Guidelines on Developing Consumer Information on Proper Use of Traditional, Complementary and Alternative Medicine
(2004; 109 pages) View the PDF document
Table of Contents
View the documentAcknowledgements
View the documentForeword
View the documentPreface
View the documentGlossary
Open this folder and view contents1. General Considerations
Close this folder2. Development of Consumer Information
View the document2.1 Cultural influence
View the document2.2 Health system structure
View the document2.3 Utilization
Open this folder and view contents3. General Principles and Activities for Ensuring Reliable TM/CAM Information
Open this folder and view contents4. Topics to Consider when Developing Consumer Information Promoting Proper Use of TM/CAM
View the document5. Use of this Publication
View the documentReferences
Open this folder and view contentsAnnexes
View the documentBack Cover

2.2 Health system structure

The structure of the health system in the country is important for the development of information about TM/CAM as it may determine the need for information as well as the kind of information suitable for different groups (2).

The extent to which TM/CAM is an officially recognized element of health care depends largely on the structure of the health system in individual countries. WHO has identified three types of health system structures in relation to TM/CAM: an integrative health system, an inclusive health system and a tolerant health system (2).

In an integrative health system (e.g. China, the Republic of Korea and Viet Nam) TM/CAM is officially recognized and incorporated into all areas of health care provision. There are a series of regulations and registration to control the safety, efficacy and quality of herbal medicine products. The TM doctors must receive a university education which includes both knowledge of TM and modern medicine, and they must be licensed to practise. Patients/consumers are free to consult both TM/CAM providers and medical doctors, the health insurance system covers both forms of treatment, and there are no communication barriers between TM/CAM practitioners and medical doctors. In addition, the government often provides consumer education. (See Annex I for an example of consumer information developed by the Department of Health, Hong Kong SAR, China.) The benefit of an integrative health system is that many of the necessary elements that are important when promoting proper use of TM/CAM already exist.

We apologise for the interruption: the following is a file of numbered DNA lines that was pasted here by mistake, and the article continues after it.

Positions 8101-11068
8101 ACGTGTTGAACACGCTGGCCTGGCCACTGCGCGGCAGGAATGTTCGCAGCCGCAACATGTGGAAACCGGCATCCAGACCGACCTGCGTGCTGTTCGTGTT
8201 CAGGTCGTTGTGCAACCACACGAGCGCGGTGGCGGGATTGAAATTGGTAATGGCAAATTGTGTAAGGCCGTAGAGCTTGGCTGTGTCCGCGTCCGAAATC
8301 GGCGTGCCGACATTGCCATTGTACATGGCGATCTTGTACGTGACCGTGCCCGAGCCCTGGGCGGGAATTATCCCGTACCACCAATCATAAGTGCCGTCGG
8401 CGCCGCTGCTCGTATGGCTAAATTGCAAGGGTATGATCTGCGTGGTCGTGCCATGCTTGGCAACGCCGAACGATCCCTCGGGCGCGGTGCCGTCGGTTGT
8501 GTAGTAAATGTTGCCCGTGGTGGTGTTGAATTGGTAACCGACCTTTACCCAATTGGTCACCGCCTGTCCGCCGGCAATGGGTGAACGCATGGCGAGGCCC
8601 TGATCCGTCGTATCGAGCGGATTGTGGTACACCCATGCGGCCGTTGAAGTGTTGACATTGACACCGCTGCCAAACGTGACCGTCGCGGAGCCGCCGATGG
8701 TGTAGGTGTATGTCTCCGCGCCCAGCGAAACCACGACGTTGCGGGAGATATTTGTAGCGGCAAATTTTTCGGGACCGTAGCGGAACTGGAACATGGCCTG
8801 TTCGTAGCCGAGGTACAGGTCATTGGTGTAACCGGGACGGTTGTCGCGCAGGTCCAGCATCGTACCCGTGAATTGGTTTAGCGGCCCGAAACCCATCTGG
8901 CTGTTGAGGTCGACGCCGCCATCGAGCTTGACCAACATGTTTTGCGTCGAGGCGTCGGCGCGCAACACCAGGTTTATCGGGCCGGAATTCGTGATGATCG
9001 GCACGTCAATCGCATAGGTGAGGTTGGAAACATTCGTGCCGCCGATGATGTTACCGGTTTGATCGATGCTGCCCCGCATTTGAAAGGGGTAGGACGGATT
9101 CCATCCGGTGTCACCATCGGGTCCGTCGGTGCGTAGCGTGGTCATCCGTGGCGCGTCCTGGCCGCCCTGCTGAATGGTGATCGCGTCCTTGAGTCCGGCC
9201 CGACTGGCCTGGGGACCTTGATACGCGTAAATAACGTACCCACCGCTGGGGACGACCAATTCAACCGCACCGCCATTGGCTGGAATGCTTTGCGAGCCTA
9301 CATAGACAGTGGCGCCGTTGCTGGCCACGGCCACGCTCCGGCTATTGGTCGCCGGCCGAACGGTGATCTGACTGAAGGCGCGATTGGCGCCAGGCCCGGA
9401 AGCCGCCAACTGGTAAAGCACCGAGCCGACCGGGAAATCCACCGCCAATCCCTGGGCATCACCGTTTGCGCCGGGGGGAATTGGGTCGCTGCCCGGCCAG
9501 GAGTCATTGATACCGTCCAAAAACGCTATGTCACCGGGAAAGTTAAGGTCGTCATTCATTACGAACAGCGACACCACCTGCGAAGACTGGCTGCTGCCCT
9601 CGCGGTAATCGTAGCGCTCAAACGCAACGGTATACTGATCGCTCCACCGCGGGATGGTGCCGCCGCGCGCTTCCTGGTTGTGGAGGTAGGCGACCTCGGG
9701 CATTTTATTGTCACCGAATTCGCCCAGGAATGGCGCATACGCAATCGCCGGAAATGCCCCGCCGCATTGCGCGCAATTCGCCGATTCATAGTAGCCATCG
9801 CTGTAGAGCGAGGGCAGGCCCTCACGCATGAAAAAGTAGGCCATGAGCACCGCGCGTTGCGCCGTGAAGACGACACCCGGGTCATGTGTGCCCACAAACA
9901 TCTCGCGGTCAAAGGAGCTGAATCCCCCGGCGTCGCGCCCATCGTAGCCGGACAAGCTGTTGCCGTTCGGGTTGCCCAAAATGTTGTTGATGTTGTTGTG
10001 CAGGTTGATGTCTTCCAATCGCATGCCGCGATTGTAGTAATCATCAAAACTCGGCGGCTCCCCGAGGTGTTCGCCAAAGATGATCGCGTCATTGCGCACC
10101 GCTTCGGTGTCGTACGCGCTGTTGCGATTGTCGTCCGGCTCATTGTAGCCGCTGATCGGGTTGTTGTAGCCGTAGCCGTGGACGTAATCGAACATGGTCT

The other systems are an inclusive health system, which recognizes TM/CAM, but has not yet incorporated it into all aspects of health care (e.g. in health care delivery, education and training, regulation or research). This situation exists in many countries including Australia, Canada, Germany, Ghana, India, Indonesia, Iran, Madagascar, Malaysia, Mali, Singapore, Switzerland, Thailand, Ukraine, United Arab Emirates and the United States. In a tolerant health system, health care is based entirely on conventional medicine and TM/CAM practices are not officially recognized as therapeutic methods or as health enhancement practices within the national health care system. At present, most countries have a health system structure that belongs to this third category (2). The type of information developed will have to address the specific needs demanded by the individual health system.

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